Google's Project Ara may truly change smartphones

By: Marawan Alwaraki, May 25, 2016
Remember when you used to only use your phone to call people and maybe send a few texts? Back in the day when a phone was just a phone, when you spent a few minutes changing your ringtone or playing Bounce. Then Steve Jobs announced the iPhone and changed the way we see phones.

Since then, phones have been incrementally improving. When you compare the iPhone 6S to the original iPhone you'll notice a lot of changes in performance, camera and display as well as new additions like Touch ID and 3D Touch. However, our perception of a phone is still very similar. It's a device you buy once every couple of years or so, and use it to scroll through Instagram for hours. After about two years you'd notice that people's pictures are looking better than yours, or your friend has a louder phone, and you'll decide it's time to upgrade.

Google is changing that soon with its Project Ara.

Images from Project Ara's website

Project Ara is a modular phone. That means you can easily update the hardware by replacing components. The way it works is almost like little building blocks (modules) on your phone. You can attach and detach modules with a better camera, speakers, second display and more. Project Ara isn't the first modular phone in the world, but it's the first one worth paying attention to.

Imagine this:
  • When your camera becomes outdated you buy a new camera and swap it with your old one without having to buy a new phone.
  • Wanna play loud music today? Attach an additional speaker to your phone in just a few seconds.

Project Ara has promising potential and Google has been working on perfecting it for a long time.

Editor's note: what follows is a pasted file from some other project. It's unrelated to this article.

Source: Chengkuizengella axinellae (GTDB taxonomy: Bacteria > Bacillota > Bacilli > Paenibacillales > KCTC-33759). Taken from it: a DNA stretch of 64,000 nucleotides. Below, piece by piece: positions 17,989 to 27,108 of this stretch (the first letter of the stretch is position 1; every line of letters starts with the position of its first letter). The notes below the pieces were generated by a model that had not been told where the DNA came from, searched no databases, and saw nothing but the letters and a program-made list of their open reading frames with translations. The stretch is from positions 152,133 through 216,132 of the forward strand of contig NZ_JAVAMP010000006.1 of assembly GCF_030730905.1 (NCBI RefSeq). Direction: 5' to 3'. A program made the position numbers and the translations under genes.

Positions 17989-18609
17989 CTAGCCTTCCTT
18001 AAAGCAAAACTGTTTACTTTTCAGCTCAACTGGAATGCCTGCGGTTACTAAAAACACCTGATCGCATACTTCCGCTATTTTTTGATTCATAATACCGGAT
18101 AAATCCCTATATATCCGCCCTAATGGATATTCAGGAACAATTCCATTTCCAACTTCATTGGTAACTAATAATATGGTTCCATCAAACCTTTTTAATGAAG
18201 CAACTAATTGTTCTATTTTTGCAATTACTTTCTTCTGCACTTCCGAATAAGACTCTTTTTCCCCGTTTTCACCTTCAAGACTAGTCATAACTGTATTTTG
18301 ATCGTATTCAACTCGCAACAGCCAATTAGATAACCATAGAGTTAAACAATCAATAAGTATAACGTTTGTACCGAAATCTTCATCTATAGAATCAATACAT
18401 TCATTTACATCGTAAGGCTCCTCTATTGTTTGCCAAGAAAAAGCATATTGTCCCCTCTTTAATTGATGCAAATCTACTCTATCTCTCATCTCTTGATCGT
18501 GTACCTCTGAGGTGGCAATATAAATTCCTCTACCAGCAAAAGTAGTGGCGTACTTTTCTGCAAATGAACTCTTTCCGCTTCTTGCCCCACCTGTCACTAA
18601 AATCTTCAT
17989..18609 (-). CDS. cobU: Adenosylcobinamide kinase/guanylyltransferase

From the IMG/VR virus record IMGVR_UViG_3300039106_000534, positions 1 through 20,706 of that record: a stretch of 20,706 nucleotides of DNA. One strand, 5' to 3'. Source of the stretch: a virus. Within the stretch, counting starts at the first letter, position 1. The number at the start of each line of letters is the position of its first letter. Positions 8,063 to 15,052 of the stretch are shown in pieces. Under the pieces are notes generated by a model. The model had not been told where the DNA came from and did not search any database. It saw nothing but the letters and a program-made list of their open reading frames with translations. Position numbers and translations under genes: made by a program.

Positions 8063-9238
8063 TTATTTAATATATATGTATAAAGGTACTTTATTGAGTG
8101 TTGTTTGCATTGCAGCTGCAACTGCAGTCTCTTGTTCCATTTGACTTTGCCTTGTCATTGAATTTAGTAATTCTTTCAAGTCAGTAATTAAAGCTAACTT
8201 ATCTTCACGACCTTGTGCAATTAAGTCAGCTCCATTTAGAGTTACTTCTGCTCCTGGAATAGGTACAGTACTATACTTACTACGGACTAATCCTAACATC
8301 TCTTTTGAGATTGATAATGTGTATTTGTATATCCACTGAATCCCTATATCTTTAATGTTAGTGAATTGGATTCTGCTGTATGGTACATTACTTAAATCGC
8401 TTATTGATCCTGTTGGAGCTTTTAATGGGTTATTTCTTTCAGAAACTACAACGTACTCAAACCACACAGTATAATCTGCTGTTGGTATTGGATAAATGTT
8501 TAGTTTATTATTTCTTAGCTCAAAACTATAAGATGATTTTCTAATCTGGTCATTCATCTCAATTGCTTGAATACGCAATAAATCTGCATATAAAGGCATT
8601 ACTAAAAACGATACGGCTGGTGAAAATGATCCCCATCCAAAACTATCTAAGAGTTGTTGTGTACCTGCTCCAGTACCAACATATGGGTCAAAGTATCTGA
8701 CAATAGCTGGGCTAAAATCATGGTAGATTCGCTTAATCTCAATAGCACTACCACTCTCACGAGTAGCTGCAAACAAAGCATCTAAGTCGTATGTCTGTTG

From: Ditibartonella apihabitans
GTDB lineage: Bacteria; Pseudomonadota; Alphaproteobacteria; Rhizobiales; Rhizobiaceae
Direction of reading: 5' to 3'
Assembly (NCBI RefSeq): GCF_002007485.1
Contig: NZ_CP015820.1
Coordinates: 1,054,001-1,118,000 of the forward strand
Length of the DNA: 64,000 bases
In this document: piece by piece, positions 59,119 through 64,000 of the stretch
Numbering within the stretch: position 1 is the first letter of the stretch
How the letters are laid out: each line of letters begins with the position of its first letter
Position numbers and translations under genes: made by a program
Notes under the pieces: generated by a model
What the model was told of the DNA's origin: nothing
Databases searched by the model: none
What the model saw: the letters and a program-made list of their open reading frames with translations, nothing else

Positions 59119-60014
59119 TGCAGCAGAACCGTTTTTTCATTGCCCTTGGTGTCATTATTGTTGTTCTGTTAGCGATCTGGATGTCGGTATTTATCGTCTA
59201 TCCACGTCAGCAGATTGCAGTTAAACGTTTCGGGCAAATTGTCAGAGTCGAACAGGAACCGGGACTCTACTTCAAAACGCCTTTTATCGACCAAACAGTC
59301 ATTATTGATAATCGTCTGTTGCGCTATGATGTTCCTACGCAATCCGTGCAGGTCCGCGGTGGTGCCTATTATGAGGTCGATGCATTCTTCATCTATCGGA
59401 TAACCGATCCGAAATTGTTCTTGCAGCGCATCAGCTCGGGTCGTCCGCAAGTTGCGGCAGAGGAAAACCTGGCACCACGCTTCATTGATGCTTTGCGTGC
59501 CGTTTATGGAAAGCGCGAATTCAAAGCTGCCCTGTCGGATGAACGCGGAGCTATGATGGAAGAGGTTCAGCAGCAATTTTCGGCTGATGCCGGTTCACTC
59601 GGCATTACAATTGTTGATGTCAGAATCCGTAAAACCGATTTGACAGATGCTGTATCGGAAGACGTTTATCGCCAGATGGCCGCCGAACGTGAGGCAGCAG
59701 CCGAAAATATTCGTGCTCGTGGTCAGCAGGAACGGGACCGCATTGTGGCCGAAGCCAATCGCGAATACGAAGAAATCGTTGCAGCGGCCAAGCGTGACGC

Google made sure that swapping modules is a pleasure and not a pain. Anyone can swap out a module in just a few seconds. Even better, you can say, "Ok Google, remove my camera" and watch as the camera module detaches itself from your phone.

Google is working on adding more modules to the phone. It's also allowing other companies to build their own modules that'll work seamlessly with Project Ara. The possibilities are endless. The team behind Project Ara made a video to demonstrate the phone's potential. Check it out.



Project Ara is still far from perfect though. The phone is really thick and some things like display and RAM can not be changed. The good news is that Google is working on making the phone thinner before its public release.

Google, it seems, doesn't want the phone targeted at geeks who like to disassemble their phones and tweak the internals. The phone appears to be targeted at mainstream customers who want to extend the lifespan of their phones by upgrading things like the camera, and adding speakers on the go.

Whether or not Project Ara changes smartphones is still something we'll have to wait and see, but the potential is there.

Some are even skeptical about the success of Project Ara. From The Verge:
"A great deal of Project Ara is cool, but it just doesn't compel anyone to spend extra money on it. People who want more battery life or their own aesthetic signature can just get cases for their phone, while those who want a better camera will just buy it with the phone — because it's such an essential item."
I recommend giving that article a read.

Whether or not Project Ara ultimately succeeds in changing smartphones is something we'll have to wait to find out. Google will start shipping Project Ara phones to developers this fall so that they can work on building their own modules. A consumer version is scheduled for release the following year.

What do you think of Project Ara? Could this be the biggest change to happen to smartphones since the iPhone?

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